Today, our team at NPI is observing two holidays: Canadian Thanksgiving and Indigenous Peoples Day, both of which fall on the second Monday in October.
Thanksgiving, which is a quintessial North American holiday, has been celebrated in October in Canada for more than half a century. In 1957, Governor General Vincent Massey proclaimed that Thanksgiving ought to be observed on the second Monday of the tenth month of the year, and the date stuck.
Canadian Thanksgiving celebrates the autumn harvest and affords Canadians an opportunity to give thanks for the blessings they have enjoyed during the year.
“Thanksgiving is a time to celebrate the abundance of the fall harvest with family and friends, and in our communities,” noted British Columbia Premier John Horgan in a statement provided to the Northwest Progressive Institute.
“It’s when we come together and are thankful for the many blessings in our lives. It is also a time to reflect on, and help, those in need.”
“Our government is putting people first and working hard to make sure no one gets left behind. From delivering affordable housing and child care, to expanding access to education and training, we are working every day to provide opportunities for all British Columbians.
“British Columbians are generous by nature. It’s a part of who we are. Thank you to every person around B.C. who has volunteered at a community kitchen or made a donation to their local food bank this weekend. You’ve helped make your community a stronger and more welcoming place.
“To everyone celebrating throughout the province, have a happy Thanksgiving!”
Canadian Thanksgiving is not a holiday recognized by the United States government, but that doesn’t mean Americans can’t keep it. If you ask us, the only thing better than Thanksgiving is two Thanksgivings! Every day is a good day to give thanks and enjoy a good meal in the company of family and friends.
Today, we are also celebrating Indigenous Peoples Day, which is recognized by many jurisdictions in the United States in place of Columbus Day.
“Washingtonians do not support the genocidal legacy of Christopher Columbus,” noted Evergreen State Democratic Party Chair Tina Podlodowski in a message to Democratic activists. She elaborated: “Our state has a rich history of indigenous cultures, and to observe today’s holiday is disrespectful to the Native lives that were lost after Columbus’ arrival in North America.”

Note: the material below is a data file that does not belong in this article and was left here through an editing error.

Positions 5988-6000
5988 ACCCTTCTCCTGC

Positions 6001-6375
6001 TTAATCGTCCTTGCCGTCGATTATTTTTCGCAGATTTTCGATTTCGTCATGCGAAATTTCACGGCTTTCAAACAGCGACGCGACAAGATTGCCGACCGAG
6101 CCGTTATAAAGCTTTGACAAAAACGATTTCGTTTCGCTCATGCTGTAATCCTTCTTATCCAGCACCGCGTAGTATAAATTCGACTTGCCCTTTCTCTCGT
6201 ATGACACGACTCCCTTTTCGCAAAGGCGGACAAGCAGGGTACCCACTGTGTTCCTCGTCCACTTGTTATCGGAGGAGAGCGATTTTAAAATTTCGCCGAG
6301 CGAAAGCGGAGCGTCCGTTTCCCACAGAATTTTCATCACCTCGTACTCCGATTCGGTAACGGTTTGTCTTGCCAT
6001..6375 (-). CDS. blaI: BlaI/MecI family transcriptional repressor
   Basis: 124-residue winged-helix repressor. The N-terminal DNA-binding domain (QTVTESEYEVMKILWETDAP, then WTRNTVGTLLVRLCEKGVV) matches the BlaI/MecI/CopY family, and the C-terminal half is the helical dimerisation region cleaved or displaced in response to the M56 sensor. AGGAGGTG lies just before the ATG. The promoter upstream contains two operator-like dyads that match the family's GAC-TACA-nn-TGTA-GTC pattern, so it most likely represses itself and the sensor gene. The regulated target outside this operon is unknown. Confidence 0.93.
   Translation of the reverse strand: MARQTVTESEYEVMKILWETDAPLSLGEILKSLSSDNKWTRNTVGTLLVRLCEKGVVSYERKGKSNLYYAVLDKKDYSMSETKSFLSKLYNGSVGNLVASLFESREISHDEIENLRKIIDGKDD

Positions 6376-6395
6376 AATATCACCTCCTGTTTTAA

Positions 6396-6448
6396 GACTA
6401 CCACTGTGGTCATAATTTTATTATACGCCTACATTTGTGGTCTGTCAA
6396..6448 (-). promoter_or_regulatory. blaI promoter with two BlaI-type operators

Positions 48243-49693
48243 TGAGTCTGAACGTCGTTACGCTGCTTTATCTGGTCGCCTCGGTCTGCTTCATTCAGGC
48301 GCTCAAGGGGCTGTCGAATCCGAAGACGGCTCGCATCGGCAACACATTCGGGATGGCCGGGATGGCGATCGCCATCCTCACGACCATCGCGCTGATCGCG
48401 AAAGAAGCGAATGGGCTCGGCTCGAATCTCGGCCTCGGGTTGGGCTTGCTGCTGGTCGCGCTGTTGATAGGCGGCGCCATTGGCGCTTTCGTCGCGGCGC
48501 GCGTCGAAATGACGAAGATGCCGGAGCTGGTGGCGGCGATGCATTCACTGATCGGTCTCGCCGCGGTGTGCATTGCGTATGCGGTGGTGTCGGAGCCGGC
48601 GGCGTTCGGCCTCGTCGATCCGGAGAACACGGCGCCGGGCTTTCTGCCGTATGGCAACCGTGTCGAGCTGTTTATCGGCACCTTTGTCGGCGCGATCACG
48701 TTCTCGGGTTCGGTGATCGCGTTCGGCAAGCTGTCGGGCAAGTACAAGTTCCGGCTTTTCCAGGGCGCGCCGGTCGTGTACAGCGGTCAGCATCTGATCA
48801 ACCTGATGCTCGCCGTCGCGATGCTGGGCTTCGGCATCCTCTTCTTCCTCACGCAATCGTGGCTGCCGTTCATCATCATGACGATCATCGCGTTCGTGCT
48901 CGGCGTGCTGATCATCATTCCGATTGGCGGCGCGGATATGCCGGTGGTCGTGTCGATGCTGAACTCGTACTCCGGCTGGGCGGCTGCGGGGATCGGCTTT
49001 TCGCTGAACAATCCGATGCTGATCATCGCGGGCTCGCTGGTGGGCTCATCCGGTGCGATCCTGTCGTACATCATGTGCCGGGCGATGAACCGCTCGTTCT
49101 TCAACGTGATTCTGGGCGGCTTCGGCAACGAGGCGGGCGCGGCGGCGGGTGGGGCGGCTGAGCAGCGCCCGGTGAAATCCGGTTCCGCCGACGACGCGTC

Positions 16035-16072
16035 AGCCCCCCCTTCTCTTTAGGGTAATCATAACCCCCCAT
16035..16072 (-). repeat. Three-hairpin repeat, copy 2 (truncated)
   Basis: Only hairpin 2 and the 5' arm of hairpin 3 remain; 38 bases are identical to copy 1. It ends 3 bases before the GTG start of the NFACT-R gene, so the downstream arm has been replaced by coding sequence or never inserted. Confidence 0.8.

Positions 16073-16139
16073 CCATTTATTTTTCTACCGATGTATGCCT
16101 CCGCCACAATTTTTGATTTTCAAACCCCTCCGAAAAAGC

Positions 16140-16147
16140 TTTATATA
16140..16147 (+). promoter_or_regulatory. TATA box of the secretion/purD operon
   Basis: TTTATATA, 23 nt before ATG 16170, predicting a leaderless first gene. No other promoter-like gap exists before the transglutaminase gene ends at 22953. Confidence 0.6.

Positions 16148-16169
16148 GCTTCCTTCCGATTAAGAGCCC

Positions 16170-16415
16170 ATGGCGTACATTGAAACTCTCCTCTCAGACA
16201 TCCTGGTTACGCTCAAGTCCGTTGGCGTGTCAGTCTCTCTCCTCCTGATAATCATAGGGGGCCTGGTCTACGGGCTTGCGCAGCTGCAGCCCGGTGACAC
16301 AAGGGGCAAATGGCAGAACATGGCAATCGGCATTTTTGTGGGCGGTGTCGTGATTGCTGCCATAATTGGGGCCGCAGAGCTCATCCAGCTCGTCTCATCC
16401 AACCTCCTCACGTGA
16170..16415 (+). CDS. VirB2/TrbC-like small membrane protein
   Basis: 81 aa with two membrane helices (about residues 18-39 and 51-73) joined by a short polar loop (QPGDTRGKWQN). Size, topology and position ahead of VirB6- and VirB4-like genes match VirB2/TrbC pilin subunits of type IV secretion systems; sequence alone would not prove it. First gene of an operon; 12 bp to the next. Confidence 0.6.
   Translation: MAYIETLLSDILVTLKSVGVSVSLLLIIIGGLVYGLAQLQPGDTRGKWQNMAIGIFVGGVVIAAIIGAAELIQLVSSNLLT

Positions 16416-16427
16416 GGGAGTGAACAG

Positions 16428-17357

“We should remain constant allies to our state’s indigenous people — which, to me, means being intentional about condemning Columbus for ruthlessly destroying indigenous populations in the south.”
“That’s why I hope that you will join me and our state party in celebrating Indigenous Peoples’ Day. We need to honor Native Americans, both here in Washington and across the country, today and every day.”
Commissioner of Public Lands Hilary Franz agreed with that sentiment.
“In commemoration of this sacred day, let us honor the tribes that call Washington home and recognize their immeasurable contributions to our state,” Franz said in a statement. “As the leader of the Washington State Department of Natural Resources, I am proud to work alongside our state’s First Peoples to strengthen our forests and waters and protect precious species.”
“By taking care of our landscapes and waterways, we help ensure that First Peoples are able to continue cultural customs and traditions that have been passed down through generations.”
Today is a great day to learn about the history of Washington’s first peoples. Did you know there are a dozen tribal museums in Washington? Find the closest one to you by visiting the website of Governor’s Office of Indian Affairs.
And, at the Washington Tribes website, you can learn more about each of the federally recognized tribal communities that have called this region home since time immemorial. There are more than two dozen:
Washington state is home to twenty-nine federally-recognized Indian tribes. Tribal governments are improving people’s lives, Indian and non-Indian alike, in communities from Neah Bay to Usk.
- Learn more about the economic impact of Washington Tribes in the new report: The Economic & Community Benefits of Tribes in Washington.
- Looking for classroom materials about Washington Tribes? Check out our 2018 Washington Indian Tribes Today newspaper insert.
Revenue from gaming and other tribal enterprises is tax revenue for tribal governments. The money is used to create jobs and business opportunities for all Washingtonians.
It helps pay for housing, health care, public safety, environmental/natural resource programs and transportation.
As tribal gaming money flows through the Washington economy, it generates hundreds of millions of dollars in tax revenues for local and state government. Tribal governments and their enterprises are a major factor in Washington’s economy today – generating more than 30,000 jobs and investing billions of dollars in goods and services, and on capital projects.
View a map of Washington’s federally recognized tribes:
Again, Happy Thanksgiving and Indigenous Peoples Day!